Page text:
Risks in the telecom industry

Updated: Nov 13 2005, 05:30am hrs
In the last five years, along with rapid growth, the key risk factors for the players in the Indian telecommunications industry have transformed significantly. It is believed that the changes in the telecom industry's fundamentals have led to an improvement in the credit risk profile of the industry as a whole. This paper outlines the changes that have occurred, and assesses their impact on the credit profile of the players in the industry. It examines the regulatory and policy risks, competitive pressures, and issues relating to investment pressures and funding requirements faced by the telecom industry players, and concludes that, on the whole, the credit risk profiles of players in the industry will continue to show an improving trend.

Regulatory and policy risks

Historically, regulatory and policy risks have played a crucial role in the credit risk of the players in the Indian telecom industry. Several instances demonstrate this: the introduction of unlimited competition in the cellular and basic services, the opening up of international long distance services two years earlier than expected, and changes in the access deficit charge (ADC) and interconnect usage charges (IUC), are cases in point.

In the past, regulatory actions affected the long-term profitability of the operators and resulted in a heightened perception of event risks. This constrained the ability of the players to access the capital markets. However, the regulatory scenario in the country has changed dramatically since 1999 with the introduction of the New Telecom Policy.

Since then a number of issues have been resolved. These issues include: switching over to revenue sharing, streamlining of revenue sharing, introduction of the third and the fourth GSM operator, resolving of issues related to limited mobility, and introduction of the universal access license. There is increased clarity today on the direction of regulation and policy. This has lowered the risk on the industry as a whole. However, there continue to be areas that still remain unresolved. These are listed below:

Carrier access code (CAC)

In July 2002, the Telecom Regulatory Authority of India (TRAI) directed access service providers to implement carrier selection within 6 and 18 months, for domestic and international long distance calls respectively. Even after the passage of three years, there has been no implementation of CAC. In the new scenario, however, the risk of CAC to the revenues of the integrated players is minimal. This is because, in the absence of standalone national long distance (NLD) players, the incentive for subscribers to shift carriers has diminished. Some access players already have offerings with no long distance costs for calls within certain networks.

At the end of FY2004-05 integrated players accounted for 75% of the total subscribers (fixed and mobile). Moreover, quality of service is not currently a differentiator among the various NLD operators. Hence, the impact of implementation of CAC is negligible in terms of loss of revenues, although some impact is expected in terms of increased marketing costs as players seek to minimise churn of traffic.

Number portability

Number portability, once introduced, would increase the retention cost of subscribers. The operators would need to differentiate their service offerings to retain their customer base. Further, quality of service would become increasingly important. Thus, the operating costs of companies would increase without any corresponding benefit to the topline. Companies that are not in a position to offer the latest services or upgrade the quality of their networks may experience increased net churn.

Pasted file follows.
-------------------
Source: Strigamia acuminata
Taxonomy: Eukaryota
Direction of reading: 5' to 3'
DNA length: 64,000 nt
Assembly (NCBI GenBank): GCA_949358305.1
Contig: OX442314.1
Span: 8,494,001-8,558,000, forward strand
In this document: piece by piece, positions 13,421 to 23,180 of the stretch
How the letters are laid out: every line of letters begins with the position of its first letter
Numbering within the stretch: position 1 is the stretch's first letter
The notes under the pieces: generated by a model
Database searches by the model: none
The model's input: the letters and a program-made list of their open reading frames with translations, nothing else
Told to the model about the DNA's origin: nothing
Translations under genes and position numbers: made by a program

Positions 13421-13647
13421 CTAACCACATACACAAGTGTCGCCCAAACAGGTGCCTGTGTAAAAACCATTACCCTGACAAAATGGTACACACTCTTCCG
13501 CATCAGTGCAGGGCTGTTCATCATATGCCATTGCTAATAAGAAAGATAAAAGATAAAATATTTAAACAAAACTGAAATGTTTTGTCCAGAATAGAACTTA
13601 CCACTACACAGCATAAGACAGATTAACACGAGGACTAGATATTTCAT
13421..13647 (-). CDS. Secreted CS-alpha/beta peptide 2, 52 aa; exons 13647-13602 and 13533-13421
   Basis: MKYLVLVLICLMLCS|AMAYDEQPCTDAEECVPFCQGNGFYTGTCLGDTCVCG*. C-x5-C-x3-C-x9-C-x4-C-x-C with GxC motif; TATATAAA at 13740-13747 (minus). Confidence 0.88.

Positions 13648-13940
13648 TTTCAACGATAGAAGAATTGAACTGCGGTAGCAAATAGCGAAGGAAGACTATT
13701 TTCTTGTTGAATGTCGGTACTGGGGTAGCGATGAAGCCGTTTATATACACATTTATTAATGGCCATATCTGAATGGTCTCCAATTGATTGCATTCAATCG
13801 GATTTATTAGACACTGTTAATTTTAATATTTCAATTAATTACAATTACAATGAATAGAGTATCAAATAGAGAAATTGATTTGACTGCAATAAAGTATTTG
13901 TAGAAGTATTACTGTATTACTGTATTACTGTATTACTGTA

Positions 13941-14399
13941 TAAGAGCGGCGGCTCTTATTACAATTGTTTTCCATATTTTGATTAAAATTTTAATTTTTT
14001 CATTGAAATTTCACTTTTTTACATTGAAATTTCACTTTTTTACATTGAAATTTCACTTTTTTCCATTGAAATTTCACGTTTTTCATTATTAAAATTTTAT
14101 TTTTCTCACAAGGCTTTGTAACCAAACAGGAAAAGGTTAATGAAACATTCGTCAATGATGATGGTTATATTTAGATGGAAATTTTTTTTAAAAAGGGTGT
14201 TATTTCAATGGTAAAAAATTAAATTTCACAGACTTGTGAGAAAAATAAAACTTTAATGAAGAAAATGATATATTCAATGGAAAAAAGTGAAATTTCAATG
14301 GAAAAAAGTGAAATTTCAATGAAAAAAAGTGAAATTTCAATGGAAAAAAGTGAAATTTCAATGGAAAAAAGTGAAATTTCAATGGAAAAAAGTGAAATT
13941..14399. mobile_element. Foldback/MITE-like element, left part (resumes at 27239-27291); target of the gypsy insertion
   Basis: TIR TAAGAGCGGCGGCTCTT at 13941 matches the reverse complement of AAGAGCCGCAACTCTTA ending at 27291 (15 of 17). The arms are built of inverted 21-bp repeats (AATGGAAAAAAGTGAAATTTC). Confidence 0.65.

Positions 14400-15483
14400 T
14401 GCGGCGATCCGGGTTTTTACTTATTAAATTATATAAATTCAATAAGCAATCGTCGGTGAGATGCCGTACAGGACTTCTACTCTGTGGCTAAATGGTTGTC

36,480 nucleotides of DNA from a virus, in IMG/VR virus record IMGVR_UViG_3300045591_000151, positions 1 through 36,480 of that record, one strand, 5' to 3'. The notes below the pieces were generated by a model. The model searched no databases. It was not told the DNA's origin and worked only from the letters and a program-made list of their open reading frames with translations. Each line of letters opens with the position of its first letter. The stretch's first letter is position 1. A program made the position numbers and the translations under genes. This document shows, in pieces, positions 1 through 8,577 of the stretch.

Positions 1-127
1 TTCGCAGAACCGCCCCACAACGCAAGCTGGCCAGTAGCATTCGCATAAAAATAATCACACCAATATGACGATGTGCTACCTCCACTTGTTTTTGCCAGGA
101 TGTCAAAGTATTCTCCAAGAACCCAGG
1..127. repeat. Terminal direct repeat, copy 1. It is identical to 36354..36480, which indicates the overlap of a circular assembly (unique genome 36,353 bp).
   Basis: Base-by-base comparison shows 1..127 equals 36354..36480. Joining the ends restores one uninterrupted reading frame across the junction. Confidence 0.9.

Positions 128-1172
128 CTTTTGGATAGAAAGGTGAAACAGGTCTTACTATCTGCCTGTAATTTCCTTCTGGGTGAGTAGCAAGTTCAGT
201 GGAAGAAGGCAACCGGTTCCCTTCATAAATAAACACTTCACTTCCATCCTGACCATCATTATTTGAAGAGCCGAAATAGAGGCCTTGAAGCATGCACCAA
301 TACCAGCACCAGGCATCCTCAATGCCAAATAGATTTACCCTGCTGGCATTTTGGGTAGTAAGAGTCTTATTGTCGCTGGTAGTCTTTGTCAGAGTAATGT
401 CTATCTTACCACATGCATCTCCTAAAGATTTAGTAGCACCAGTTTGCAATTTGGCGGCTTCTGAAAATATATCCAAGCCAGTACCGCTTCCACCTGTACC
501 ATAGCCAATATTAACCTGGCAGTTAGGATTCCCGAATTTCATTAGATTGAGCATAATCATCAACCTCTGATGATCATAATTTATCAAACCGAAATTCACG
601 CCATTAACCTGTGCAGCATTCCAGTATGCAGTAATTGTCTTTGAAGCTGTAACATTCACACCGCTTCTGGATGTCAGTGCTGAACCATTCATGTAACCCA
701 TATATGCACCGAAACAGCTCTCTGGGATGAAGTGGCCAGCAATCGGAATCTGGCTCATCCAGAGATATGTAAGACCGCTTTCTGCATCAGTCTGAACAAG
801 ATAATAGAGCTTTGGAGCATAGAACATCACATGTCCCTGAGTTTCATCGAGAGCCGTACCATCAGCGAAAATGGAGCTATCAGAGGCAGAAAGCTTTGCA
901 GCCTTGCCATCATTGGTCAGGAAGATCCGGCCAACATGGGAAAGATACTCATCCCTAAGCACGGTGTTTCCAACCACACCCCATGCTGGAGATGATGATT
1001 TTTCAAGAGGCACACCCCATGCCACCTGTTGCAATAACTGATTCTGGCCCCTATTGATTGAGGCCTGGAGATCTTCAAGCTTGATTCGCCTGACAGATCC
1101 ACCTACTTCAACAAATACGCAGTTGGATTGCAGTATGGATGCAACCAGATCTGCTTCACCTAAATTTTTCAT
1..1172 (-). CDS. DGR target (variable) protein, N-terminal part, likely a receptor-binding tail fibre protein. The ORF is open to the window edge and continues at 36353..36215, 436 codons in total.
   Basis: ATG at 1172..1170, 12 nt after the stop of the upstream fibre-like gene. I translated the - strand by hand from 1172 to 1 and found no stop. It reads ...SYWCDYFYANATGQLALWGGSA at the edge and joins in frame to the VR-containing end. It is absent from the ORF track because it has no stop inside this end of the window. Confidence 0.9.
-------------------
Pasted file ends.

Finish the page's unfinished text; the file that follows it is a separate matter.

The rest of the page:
The above aspects are factors already identified by the regulator for introduction; however, regulatory risk from unforeseen events continues. The government is working on the New Telecom Policy 2005, which among other things, seeks to introduce a One India Call Rate for local and domestic long distance traffic. The introduction of such a scheme, in the absence of an increase in local call rates, could have a detrimental impact on the profitability of players. This would be especially true for the non-integrated stand-alone access players.

Further, the government aims to achieve 250 million subscribers by 2007 from the current level of 100 million subscribers. This may directly affect the fortunes of the operators, if the government tries to force down subscription costs to achieve the targeted rollout, either through direct tariff regulation or by cutting tariffs through BSNL and MTNL. The improving profitability of the operators, by attracting regulatory scrutiny, has heightened this risk. With more standalone players going for integrated networks, the introduction of the universal licensing regime with a steady reduction in entry fee could increase the risk of competition for existing integrated operators. The introduction of network unbundling and resellers, though currently ruled out, could also increase the levels of competition over the long term.

Competitive pressures

Competition in the Indian telecommunications industry is concentrated in the mobile segment, where there are up to six operators in some circles. Despite intense competition, the rapid growth of the market has allowed these players to expand their subscriber bases even as they lose market share. This has, however, come at the expense of average realisations, with the ARPUs steadily declining to Rs 391 in 2004-05 from Rs 1,319 in 1999-00. The operating profitability of these companies has improved due to the benefit of increased scales, and declining regulatory costs. However, they still trail the high operating margins of some of the operators in the Asia Pacific like China Mobile.